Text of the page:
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Venkata Subba Reddi and anr. Vs. Ayyalu Reddi - Court Judgment

LegalCrystal Citation
SubjectCriminal
CourtChennai
Decided On
Judge
Reported in3Ind.Cas.488
AppellantVenkata Subba Reddi and anr.
RespondentAyyalu Reddi
Cases ReferredEmpress v. Balasinnatambi
Excerpt:
criminal procedure code (act v of 1898), sections 435, 437 - misappreciation of evidence by a magistrate power of sessions judge to order further enquiry. - - there are sufficient indications in the judgments of the learned judges that they considered misappreciation of evidence to be a good ground for ordering further inquiry, and indeed misappreciation of evidence was the ground on which the sessions judge desired to interfere. 608. 8. a perusal of the calcutta case shows that, in the opinion of the majority of the judges, the correct procedure for a sessions judge or district magistrate who disapproved of a finding of fact by a sub-magistrate was not to order further inquiry, but to refer the case to the high court under section 437, criminal procedure code......j.1. in this case certain persons were accused of theft and discharged by a sub-magistrate. the sessions judge on revision held that on the evidence the accused persons should not have been discharged. he, therefore, set aside the order of discharge and directed further inquiry. it is contended before us that the sessions judge had no jurisdiction to set aside the order of discharge on the ground of misappreciation of evidence, and that on the merits the order of discharge should not have been interfered with.2. the powers of a sessions judge in such a case are defined in sections 435 and 437 of the criminal procedure code. under section 435 a sessions judge may cull for and examine the record of any proceeding before any inferior criminal court situate within the local limits of his.....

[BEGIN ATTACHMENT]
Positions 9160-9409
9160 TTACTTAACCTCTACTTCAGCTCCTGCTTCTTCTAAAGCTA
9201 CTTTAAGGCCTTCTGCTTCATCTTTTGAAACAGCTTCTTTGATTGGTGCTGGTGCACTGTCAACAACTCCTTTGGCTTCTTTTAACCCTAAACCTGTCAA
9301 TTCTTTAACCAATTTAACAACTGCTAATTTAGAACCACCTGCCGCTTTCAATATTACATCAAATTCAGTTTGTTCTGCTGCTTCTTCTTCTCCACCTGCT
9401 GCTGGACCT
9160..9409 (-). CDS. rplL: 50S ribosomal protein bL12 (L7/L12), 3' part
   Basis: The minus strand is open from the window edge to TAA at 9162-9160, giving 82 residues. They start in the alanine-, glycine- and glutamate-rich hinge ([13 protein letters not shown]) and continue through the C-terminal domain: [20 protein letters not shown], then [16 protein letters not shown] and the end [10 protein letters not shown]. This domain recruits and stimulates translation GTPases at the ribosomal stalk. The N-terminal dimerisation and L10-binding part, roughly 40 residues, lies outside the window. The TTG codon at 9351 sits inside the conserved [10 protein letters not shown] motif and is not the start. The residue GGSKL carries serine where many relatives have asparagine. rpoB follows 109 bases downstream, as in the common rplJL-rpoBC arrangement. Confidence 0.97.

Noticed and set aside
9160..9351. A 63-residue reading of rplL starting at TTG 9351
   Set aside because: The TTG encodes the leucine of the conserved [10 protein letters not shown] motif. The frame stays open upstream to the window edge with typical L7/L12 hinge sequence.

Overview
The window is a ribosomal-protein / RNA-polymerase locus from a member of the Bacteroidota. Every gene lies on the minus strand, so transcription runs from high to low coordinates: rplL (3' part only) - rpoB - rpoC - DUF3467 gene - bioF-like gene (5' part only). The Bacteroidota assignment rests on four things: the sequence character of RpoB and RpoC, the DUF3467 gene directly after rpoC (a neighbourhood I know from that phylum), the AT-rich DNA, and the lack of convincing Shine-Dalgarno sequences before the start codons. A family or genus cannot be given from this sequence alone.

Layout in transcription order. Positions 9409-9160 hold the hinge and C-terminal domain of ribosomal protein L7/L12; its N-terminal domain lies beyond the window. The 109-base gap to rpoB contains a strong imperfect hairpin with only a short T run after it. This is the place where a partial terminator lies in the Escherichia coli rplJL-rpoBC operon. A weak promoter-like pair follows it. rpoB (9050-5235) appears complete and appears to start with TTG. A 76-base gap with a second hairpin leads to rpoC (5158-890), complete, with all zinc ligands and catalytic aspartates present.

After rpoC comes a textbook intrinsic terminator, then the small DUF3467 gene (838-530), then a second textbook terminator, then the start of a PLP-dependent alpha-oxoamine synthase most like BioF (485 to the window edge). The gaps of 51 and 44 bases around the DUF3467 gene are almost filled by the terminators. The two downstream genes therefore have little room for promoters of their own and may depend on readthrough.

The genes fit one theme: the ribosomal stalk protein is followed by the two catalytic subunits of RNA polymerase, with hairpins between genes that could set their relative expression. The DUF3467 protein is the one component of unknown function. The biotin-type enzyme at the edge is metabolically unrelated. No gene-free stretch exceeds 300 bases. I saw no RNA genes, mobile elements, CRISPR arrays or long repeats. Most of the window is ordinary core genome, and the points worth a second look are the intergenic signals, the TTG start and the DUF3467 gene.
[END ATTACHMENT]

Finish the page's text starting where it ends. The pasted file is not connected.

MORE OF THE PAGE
Judgment:

Munro, J.